There’s plenty to look forward to over the coming weeks with Google set to announce further details on its game streaming service. But we aren’t completely in the dark, there are reportedly going to be 31 games to buy for the platform at launch. Most notable among the upcoming games, however, is CD Projekt Red’s highly-anticipated RPG, Cyberpunk 2077. This was announced during the company’s August Stadia Connect stream moments prior to Gamescom’s kickoff event.
We already know that Doom Eternal will be available to play on the service come launch, as a native Vulkan title that makes complete sense. Ubisoft will also be wholeheartedly embracing Stadia considering Yves Guillemot’s guest appearance at the GDC announcement and Assassin’s Creed Odyssey’s role as streaming guinea pig. Developer Tequila Works – from Rime, Deadlight, and The Sexy Brutale fame – will also be backing the service.
Destiny 2, as part of the Founder’s Edition kit, will also be represented on Stadia, as will all three of Square Enix’s recent Tomb Raider games.
These are all the games we know, and are rumoured to be coming to the Google Stadia streaming platform:
- Destiny 2
- Cyberpunk 2077
- Destroy All Humans
- Orcs Must Die! 3
- Grid 
- Attack on Titan 2: Final Battle
- Windjammers 2
- Borderlands 3
- NBA 2K
- Tomb Raider: Definitive Edition
- Rise of the Tomb Raider
- Shadow of the Tomb Raider
- Farming Simulator 19
- Doom (2016)
- Doom Eternal
- The Crew 2
- Get Packed
- Football Manager 2020
- The Elder Scrolls Online
- Baldur’s Gate 3
- Assassin’s Creed Odyssey
- Dragon Ball Xenoverse 2
- Tom Clancy’s Ghost Recon Breakpoint
- Rage 2
- Samurai Shodown
- Metro Exodus
- Tom Clancy’s The Division 2
- Final Fantasy XV
- Just Dance
- Wolfenstein Youngblood
- Trials Rising
- Darksiders Genesis
- Farming Simulator 19
- Mortal Kombat 11
- Power Rangers: Battle for the Grid
- Get Packed
Google has also setup Stadia Games and Entertainment: a first-party studio, headed by Jade Raymond, that aims to “reimagine the new generation of games.” And conveniently netting itself some exclusives without twisting anyone’s arm, too. We may even see demos make a triumphant return on the platform.
But Microsoft, who is keen to setup its own competing streaming service powered by Azure, has been critical of Google’s game library. In an interview with The Telegraph, Xbox CMO Mike Nichols claimed its emerging competitors “don’t have the content.”
The Founder’s Edition kit, featuring a Chromecast Ultra, the limited edition Night Blue Stadia Controller, the full Destiny 2 experience, a three month subscription for you and a buddy, and the chance to pick you own Stadia gamertag before the multitude, will set you back a cool $129. That’s reportedly around a $300 value for the full package.
You will also get the option to buy a second controller for $70, though standard PC-compatible controllers will still be supported. And we’ve all got one of them, right?
The Founder’s Edition and Stadia Pro will reportedly be the only way to access Stadia at the November launch, but Google has promised to open the service up to any machine with a Chrome browser installation in 2020.
From the release date there will only be that $10/month Stadia Pro subscription available. That will be the eventual top-tier sub, offering 4K game streaming at 60fps, but there will also be a free Stadia Base tier, which Google has confirmed will only be available starting in 2020, which will also be restricted to 1080p gaming.3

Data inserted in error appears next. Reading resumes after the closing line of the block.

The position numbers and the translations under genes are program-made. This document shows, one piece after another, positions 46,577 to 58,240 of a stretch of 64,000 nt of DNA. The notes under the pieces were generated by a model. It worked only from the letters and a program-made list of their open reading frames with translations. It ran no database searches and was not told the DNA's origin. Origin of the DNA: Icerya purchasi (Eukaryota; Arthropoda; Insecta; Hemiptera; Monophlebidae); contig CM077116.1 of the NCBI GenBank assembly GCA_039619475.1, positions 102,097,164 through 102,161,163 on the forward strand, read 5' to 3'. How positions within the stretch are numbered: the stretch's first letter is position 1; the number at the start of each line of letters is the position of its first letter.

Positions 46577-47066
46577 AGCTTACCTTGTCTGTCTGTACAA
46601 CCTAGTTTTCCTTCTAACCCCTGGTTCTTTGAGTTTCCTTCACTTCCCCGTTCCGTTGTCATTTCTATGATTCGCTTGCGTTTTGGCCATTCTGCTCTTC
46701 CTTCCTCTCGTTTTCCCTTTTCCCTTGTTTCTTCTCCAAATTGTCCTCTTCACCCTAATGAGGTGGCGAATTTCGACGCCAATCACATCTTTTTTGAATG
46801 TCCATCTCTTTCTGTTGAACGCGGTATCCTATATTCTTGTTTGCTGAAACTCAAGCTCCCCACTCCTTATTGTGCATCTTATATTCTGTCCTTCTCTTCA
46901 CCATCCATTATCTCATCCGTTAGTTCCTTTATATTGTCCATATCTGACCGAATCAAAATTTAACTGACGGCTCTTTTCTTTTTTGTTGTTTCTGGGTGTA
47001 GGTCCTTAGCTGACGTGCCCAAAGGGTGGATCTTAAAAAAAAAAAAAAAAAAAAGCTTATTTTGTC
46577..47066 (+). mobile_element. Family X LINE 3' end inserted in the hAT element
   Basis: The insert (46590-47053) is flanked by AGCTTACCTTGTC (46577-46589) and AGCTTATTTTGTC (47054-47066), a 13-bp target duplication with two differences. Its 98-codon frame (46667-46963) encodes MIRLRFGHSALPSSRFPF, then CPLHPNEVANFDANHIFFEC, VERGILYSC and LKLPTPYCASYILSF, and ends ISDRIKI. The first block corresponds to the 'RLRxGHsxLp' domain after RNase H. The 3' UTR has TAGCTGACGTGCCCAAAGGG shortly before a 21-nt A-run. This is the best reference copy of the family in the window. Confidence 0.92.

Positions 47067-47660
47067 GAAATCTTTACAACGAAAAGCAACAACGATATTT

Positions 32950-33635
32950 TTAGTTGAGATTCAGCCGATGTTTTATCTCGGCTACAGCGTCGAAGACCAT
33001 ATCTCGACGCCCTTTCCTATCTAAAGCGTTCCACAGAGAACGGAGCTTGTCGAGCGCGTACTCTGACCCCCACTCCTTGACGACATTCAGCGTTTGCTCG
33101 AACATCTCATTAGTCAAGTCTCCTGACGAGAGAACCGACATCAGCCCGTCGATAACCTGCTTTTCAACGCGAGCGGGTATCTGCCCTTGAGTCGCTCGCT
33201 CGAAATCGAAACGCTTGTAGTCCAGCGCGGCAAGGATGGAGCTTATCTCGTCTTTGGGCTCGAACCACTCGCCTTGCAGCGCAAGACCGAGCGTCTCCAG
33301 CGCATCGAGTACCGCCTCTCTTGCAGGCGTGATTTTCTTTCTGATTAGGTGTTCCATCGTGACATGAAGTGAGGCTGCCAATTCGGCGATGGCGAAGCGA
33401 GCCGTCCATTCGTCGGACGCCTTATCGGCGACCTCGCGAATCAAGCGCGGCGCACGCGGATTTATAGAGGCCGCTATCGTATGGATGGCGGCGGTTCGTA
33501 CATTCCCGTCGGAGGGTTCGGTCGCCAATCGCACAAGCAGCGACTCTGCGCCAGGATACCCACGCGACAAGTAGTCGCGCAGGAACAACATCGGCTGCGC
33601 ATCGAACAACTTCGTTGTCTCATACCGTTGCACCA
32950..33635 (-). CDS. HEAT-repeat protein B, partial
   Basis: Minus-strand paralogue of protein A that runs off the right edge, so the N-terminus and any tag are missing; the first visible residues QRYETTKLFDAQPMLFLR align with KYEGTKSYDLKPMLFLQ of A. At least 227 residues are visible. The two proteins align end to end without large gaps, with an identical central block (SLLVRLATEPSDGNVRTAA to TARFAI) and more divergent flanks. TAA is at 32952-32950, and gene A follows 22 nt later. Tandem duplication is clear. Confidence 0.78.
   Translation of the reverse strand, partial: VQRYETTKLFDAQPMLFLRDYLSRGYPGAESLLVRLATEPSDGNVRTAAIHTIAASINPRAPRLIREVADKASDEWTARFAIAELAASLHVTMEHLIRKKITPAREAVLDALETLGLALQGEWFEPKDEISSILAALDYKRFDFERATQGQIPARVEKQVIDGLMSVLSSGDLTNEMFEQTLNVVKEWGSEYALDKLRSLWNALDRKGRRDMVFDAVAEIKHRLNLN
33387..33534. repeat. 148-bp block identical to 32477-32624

The other main difference is that the Pro sub will come with access to a limited catalogue of games the subscriber can play for free. The Stadia Base sub will only let you play the games that you buy for the platform, of which, at launch, there will be 31 of them.
Think Xbox Game Pass or PS Plus.
Google has stated that all existing control methods – yes, even keyboard and mouse – will eventually be supported. However, if you do want to seamlessly glide between devices without changing cables or resyncing, the general consensus is you’ll be looking at a $50 – $80 price tag. That’s roughly analogous to the cost of a Microsoft Xbox One Wireless pad or Sony’s Dualshock 4.
The future of gaming
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Stadia needs to offer convincing performance to persuade gamers to give up physical hardware in favour of a cloud streaming service. Project Stream was well-received back when it blazed the trail for Stadia, and we have reached a point, as proven by streaming services we’ve tested personally (such as Blade’s Shadow), that streaming is a viable experience – if not a temperamental one.
But streaming is still yet to match local hardware in fidelity or latency, and Google’s encoder reportedly still has some ways to go before it will match the very best graphics silicon on a local machine.
Latency is relatively on-par with that of an Xbox One X, if not a little greater, while a PC is far and away the lowest latency machine around at 1080p30 (via Digital Foundry). It’s expected that the move to 60fps will lower latency, as will the controller’s WiFi functionality.
Google’s Majd Baker has said that “tests have shown that there is no difference in latency between Stadia and Xbox One S.” That would make it all but seamless for the average gamer.
In terms of the connection you’re going to need, for both subscriptions there will be a minimum download requirement of 10Mbps and with a necessary 1Mbps upload speed. The stream will adapt to the network it’s running on, but to enjoy 4K streaming with 5.1 audio you’re going to need a 35Mbps downstream connection.